Next, in 1770, a British person named Richard Salter invented the first spring scales to work without a counterweight. His spring scales featured a spring that measured the pressure or tension created by a load when placed on the spring. His invention proved so useful that they are still used today in many post offices.

The next big thing in the measurement industry came in 1843, when Sir Charles Wheatstone modified an electrical circuit that measures electrical pressure or resistance, originally invented by Samuel Hunter Christie. This circuit, now called the Wheatstone bridge circuit, is the building block that later engineers used to design all load cells, which are in turn one of the building blocks of digital scales.

While Wheatstone perfected this circuit in 1843, it was not until a century later in 1943 that inventors figured out how to use it effectively. It was then that engineers began mass producing the bonded strain gauge, which is an important element of load cells. Then, nearly forty years after that, Americans Richard Loshbough and Edward Pryor patented the first American-built digital scale.

Since then, scientists and engineers have striven to make measuring technology more accurate and more versatile. For example, only four years ago, manufacturers built the first hybrid scale featuring flexible arms instead of rigid ones. It is called the elastically deformable arm scale, and it allows users to support and weigh heavy loads sitting on edges without tipping over. This is just one of the many ways that industrial scale manufacturers are seeking to improve measurement products. In the future, no doubt they will be more accurate and useful than ever before.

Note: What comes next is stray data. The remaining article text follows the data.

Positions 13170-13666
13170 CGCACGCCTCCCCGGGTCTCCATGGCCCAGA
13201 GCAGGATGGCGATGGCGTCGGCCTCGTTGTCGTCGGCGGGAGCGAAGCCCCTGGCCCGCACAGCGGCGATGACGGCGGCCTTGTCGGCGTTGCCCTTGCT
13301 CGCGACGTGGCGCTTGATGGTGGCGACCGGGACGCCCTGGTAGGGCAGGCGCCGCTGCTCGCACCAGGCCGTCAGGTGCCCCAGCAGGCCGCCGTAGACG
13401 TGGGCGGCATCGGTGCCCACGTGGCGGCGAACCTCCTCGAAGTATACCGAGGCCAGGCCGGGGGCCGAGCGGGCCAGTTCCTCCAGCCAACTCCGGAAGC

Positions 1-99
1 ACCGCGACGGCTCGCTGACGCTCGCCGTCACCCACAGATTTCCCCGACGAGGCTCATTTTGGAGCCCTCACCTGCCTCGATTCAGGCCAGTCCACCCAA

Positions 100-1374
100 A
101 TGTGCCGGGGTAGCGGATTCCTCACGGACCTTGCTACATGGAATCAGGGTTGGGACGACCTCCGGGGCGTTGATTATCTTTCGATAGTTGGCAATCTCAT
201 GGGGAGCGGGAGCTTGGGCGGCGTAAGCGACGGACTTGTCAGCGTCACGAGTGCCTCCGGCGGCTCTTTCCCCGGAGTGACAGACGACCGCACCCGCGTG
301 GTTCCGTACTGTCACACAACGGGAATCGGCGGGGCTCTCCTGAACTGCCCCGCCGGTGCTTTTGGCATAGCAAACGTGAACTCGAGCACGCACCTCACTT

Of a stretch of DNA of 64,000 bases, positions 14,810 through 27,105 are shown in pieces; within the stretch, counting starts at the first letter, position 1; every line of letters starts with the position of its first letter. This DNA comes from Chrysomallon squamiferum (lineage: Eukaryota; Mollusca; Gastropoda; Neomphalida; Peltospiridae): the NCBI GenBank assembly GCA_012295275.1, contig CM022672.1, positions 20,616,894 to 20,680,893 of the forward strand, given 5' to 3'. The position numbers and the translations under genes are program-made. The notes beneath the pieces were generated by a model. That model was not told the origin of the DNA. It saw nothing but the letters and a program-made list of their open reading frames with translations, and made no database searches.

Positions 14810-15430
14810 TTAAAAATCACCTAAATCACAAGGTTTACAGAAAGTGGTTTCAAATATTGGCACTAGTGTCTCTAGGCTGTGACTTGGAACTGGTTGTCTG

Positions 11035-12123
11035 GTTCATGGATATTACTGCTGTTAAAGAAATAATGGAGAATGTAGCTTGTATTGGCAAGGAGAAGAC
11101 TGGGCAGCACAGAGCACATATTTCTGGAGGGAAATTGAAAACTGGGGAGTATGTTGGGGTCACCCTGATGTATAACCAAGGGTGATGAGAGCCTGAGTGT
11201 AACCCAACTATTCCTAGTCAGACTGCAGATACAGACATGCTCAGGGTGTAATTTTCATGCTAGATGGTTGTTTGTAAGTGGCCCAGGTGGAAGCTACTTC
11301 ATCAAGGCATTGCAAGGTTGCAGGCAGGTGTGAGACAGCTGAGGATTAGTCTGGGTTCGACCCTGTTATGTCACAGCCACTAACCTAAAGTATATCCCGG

When designing or selecting an industrial scale for a product, suppliers must consider application specifications such as the setting in which a customer plans to use it, the type of materials it must weigh, the minimum and maximum weight it must discern, and its required accuracy.

Scales suppliers typically carry a stock of standard scale designs, but they can also customize scales per customer requirements. For example, they can design scales with a wide range of weighing capacities spanning from just a few grams to upwards of 80,000 pounds. Also, they can design scales to weigh anything from truck loads to gaseous materials in a laboratory.

Of course, a scale that can weigh several thousand pounds is of no use if it cannot produce an accurate readout. Unfortunately, this is sometimes the case with larger scales, which may round as far off as the nearest half pound. For example, many truck scales measure to the nearest tonnage, instead of weighing it exactly. Many small scales, on the other hand, can weigh material correctly down to the milligram. This is why it is important that you communicate just how accurately you need your scale to work.